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Virginia Donelson

Somerset, VA

Virginia Donelson was born and educated in Virginia. She attended drama school in London, and afterwards moved to New York City to pursue a career in writing and performing character-driven comedy, both for theatre and television. She worked on Saturday Night Live, Showtime and Comedy Central, and co-wrote and performed in the two woman play "Dick’s Island” a critical hit at the Edinburgh Fringe Festival in 1989.

After moving to Merriewood Farm in Somerset, Virginia and raising her family there, she began painting lessons with artists Pam Black and Becky Parrish. Although she came late in life to painting, Virginia feels she came early in life to art. Her mother was an accomplished portrait painter, and as a child Virginia watched her work, pored over her many art books and went with her to museums and galleries. Because her mother’s uncle was Gottfried Hofer, an Austrian artist of some note, Virginia grew up surrounded by great art; their house was full of his lovely portraits, botanicals and landscapes.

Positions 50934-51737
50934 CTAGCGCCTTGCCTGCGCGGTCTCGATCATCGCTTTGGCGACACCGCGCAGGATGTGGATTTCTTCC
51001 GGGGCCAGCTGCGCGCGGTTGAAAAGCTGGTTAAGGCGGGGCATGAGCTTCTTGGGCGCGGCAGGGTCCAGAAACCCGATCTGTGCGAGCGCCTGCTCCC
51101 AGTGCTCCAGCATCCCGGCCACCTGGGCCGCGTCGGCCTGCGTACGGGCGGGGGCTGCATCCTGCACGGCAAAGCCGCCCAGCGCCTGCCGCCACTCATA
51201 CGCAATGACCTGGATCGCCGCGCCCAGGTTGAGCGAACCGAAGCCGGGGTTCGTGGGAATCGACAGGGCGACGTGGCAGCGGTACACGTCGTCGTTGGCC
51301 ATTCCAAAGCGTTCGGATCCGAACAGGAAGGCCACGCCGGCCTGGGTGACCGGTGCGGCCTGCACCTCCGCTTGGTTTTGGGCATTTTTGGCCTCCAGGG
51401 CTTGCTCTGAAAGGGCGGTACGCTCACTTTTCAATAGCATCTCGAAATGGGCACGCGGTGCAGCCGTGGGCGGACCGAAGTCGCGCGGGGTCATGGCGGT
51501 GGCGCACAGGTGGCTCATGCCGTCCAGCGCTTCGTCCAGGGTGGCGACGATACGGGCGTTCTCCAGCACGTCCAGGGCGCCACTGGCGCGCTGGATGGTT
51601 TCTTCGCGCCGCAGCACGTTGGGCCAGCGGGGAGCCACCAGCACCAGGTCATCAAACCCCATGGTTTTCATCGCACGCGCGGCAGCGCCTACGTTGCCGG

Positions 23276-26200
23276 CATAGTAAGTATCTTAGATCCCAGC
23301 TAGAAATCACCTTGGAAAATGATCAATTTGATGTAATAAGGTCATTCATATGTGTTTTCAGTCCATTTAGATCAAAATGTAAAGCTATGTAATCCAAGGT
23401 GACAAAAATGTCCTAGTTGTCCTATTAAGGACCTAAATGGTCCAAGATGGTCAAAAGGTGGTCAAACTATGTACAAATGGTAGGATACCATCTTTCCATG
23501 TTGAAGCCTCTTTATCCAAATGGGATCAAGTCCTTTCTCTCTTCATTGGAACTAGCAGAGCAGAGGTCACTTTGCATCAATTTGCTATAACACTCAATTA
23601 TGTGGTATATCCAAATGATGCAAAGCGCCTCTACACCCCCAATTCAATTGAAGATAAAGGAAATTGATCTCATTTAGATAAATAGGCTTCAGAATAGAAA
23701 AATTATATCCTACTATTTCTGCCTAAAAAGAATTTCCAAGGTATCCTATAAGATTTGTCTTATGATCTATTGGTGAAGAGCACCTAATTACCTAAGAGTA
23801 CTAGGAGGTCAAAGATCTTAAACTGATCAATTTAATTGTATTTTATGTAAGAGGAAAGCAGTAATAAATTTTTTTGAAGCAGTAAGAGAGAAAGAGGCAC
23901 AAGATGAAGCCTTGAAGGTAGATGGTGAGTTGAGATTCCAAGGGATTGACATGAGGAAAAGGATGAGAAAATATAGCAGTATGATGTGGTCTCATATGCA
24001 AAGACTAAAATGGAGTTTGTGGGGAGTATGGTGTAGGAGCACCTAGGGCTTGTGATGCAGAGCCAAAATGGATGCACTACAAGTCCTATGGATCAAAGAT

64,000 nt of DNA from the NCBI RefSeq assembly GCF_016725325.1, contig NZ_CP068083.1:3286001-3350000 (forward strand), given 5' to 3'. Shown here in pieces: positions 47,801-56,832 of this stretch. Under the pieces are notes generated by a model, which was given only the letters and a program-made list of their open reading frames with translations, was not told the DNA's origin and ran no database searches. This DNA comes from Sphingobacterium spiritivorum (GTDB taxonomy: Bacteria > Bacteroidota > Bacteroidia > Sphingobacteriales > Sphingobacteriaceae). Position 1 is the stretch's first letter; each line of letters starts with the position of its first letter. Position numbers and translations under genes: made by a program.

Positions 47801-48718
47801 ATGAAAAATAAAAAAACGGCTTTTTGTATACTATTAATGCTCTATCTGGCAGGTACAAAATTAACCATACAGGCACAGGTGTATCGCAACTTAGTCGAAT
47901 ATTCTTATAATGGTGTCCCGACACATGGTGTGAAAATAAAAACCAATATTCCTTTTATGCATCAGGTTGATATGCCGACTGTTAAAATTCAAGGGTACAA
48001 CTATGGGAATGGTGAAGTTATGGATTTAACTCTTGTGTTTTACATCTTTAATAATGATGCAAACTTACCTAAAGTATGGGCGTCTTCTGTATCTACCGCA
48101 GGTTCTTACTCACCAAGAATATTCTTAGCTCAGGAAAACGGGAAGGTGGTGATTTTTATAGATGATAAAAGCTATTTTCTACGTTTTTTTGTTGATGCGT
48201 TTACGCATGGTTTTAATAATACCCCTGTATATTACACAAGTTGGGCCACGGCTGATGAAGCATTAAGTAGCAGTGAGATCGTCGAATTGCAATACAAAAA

Drawing upon her years in theatre, Virginia finds that her background in comedy has hugely influenced her painting. Success in comedy requires close observation, just as painting does. Comedy can only be truly funny when it reflects reality, and that requires a great deal of close observation of human behavior. Similarly the most critical factor in painting is looking, truly seeing and reflecting the character of one’s subject. It’s about proportion: a character played too broadly is never believable, a portrait painted without accurate proportions never renders a good likeness.

Virginia’s favorite subjects are dogs, children and florals. She also finds great freedom in sometimes painting whimsical, even comical subjects, since after all her first love was comedy.

Virginia Donelson
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